Harmione: Calling it "The Sūrid Legend" in a paper about "the Arabic Legends of the Pyramids" is an adequate indication of the status Fodor assigned to this material.

 Legend? Legend you say? Well blow me down! Who knew?

In case it’s escaped your attention, these Coptic oral narratives (Arab Legends) have been regarded merely as myth and legend by mainstream Egyptology for a very long time; to be dismissed without a second thought. That Fodor does likewise is, well, hardly unexpected. Because – you know -  Egyptology has all the answers with regards to whys and whatfors of these ancient monuments. Yes, we have all the answers we need. Nothing to see here. Move along now.

Whereas I say, “Hmm – no. Let’s not be so hasty. Let’s have another look at these so-called ‘legends’.”

Quote

Hermione: Whereas you (it would seem) believe the story about this being written on a "papyrus roll" (p. 347):

 Quote

This writing had been written in the first year of the rule of king Diocletian. We had it copied from a writing that had been written the first year of the rule of king Philippos. Philippos had it copied from a golden sheet whose writing was incised letter by letter. It was an ancient writing. It was translated to him by two brothers from among the Copts. One was named Īlū, the other Barthā. King Philippos asked them what was the reason why they could read what other men could not. They related that they descended from a man who had been one of the ancient inhabitants of Egypt. None of the Egyptians escaped from the Flood except him. The reason of his escape was that he went to Noah (May peace be upon Him!) and he believed him. He was the only one among the Egyptians who went to him. And he took him along to the Ark with himself. When the Flood was gone, he came to Egypt and with him came some of the sons of Cham, son of Noah. He lived there till his death. His son inherited the knowledge of the writing of Egypt's ancient people. And we inherited it from him, from father to son.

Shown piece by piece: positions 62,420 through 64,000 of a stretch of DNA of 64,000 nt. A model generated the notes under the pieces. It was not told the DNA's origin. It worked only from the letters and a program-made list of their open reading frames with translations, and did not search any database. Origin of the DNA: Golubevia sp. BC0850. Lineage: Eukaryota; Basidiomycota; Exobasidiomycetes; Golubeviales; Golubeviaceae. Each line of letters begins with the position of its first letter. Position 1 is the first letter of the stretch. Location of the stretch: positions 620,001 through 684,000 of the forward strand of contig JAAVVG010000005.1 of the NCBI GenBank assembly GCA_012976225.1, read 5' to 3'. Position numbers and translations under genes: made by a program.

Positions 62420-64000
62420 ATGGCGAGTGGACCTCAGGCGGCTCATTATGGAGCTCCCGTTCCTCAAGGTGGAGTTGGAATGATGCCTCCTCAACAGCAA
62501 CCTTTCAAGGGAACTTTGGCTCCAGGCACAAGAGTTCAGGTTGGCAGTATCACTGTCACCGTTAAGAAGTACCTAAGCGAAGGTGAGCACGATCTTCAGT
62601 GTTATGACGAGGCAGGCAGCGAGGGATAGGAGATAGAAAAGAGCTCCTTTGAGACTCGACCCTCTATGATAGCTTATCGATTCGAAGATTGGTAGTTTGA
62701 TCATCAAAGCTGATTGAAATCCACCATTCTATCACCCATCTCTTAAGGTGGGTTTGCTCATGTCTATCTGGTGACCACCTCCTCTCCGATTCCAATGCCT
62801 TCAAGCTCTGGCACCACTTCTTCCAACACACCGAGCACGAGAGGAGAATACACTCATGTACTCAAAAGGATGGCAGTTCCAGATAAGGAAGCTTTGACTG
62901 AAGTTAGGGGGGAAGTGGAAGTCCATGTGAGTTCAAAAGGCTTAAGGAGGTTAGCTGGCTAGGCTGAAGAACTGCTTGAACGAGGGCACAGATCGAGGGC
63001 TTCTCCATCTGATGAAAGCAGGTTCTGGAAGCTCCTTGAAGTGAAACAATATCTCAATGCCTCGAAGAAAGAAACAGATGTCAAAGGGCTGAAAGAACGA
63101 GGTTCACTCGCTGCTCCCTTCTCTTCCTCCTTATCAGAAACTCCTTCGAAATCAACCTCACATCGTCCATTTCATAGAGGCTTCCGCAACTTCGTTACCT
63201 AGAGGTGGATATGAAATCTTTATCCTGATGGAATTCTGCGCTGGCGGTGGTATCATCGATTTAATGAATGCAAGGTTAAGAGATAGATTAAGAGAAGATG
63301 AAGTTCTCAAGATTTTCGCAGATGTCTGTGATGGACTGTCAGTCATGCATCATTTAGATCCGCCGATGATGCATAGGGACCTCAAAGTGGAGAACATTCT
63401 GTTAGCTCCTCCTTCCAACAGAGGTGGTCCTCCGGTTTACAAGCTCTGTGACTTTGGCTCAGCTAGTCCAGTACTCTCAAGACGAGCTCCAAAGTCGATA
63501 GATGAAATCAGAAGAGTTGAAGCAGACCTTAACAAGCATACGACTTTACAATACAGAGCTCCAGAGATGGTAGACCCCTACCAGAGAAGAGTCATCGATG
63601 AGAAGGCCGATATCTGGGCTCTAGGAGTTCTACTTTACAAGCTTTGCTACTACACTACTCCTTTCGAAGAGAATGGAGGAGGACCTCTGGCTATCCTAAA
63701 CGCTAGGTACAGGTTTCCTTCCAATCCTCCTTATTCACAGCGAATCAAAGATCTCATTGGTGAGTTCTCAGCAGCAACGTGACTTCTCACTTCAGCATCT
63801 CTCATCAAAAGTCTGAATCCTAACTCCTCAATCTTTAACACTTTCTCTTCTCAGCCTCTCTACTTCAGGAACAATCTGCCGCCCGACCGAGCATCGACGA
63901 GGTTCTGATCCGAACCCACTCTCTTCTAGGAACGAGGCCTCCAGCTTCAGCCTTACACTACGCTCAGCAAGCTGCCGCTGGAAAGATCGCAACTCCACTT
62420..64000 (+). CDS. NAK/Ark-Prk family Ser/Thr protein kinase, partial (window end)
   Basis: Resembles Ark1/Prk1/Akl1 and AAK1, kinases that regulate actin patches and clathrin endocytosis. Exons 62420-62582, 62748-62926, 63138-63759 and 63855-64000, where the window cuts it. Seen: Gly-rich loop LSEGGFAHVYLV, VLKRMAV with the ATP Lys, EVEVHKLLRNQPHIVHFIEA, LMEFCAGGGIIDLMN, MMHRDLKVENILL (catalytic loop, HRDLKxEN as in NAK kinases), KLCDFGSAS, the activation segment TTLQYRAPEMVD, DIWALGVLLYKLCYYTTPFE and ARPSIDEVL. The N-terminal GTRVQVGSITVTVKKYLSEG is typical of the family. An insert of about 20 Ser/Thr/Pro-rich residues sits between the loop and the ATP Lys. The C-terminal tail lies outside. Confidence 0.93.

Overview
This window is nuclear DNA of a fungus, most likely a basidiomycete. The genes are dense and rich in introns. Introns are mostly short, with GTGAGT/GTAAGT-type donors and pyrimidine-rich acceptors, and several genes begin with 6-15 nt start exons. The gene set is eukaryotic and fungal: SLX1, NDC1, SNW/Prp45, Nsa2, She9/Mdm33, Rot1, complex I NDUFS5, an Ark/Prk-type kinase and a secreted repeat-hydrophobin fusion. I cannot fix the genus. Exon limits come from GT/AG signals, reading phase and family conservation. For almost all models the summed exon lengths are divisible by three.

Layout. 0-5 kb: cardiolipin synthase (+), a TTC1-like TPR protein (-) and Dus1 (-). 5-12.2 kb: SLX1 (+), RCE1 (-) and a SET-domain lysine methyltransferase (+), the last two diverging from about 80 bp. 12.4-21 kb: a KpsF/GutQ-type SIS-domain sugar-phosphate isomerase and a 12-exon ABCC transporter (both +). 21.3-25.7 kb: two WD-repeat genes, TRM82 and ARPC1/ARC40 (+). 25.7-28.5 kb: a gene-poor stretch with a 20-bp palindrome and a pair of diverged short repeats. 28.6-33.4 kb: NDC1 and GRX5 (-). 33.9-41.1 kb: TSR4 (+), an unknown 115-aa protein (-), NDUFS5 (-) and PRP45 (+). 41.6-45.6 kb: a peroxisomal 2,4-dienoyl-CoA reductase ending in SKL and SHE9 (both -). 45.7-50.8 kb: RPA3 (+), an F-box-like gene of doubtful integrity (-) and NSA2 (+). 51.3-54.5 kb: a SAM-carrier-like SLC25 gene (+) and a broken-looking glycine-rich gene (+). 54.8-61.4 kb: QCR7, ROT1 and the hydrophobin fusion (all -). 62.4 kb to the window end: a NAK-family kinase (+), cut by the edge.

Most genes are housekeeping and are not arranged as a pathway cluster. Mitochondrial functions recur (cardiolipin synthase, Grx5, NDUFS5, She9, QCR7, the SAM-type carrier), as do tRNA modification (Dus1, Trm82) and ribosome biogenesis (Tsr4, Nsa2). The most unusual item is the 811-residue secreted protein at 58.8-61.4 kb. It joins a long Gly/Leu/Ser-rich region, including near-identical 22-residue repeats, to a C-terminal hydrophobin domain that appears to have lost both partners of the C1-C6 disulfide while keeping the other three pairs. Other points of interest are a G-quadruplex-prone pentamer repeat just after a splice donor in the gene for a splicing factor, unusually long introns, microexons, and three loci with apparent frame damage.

This being the preamble (in the version of al-Quḍā‛ī) to the Surid story.

However, if you don't believe it, why not?

No, Hermione. I don’t believe everything that has been written in these so-called Arab ‘legends’ and I have already stated that elsewhere in this discussion. It seems that the Christian Copts and later again, the Muslim, embellished, conflated and assimilated many elements of these ‘legends’ for their own political/religious ends. That happens throughout history. But one consistent thing I observe in the various versions of the Surid ‘legend’ that come down from the various Arabic interpretations is that they virtually all tell us that Surid built the pyramids and did so in preparation of a coming deluge. That point is unfailingly consistent and that, to me, seems significant; that particular element of the Surid account seems to have survived and permeated through the various Arab translations: the pyramids were built by Surid in anticipation of a devastating deluge.

As you know, I have progressed (resurrected?) this idea in recent times with my ‘Recovery Vault’ hypothesis. I believe the so-called ‘star-shafts’ of the Great Pyramid show the stars moving out of their normal course, something that is consistent with the Coptic oral narrative. I have, over the years, presented various other pieces of circumstantial evidence which is supportive of the Recovery VauIt theory which I am not going to go into here.  (I’ve  written books on it). Did Surid (Suphis) place the bodies of his ancestors within the Great Pyramid?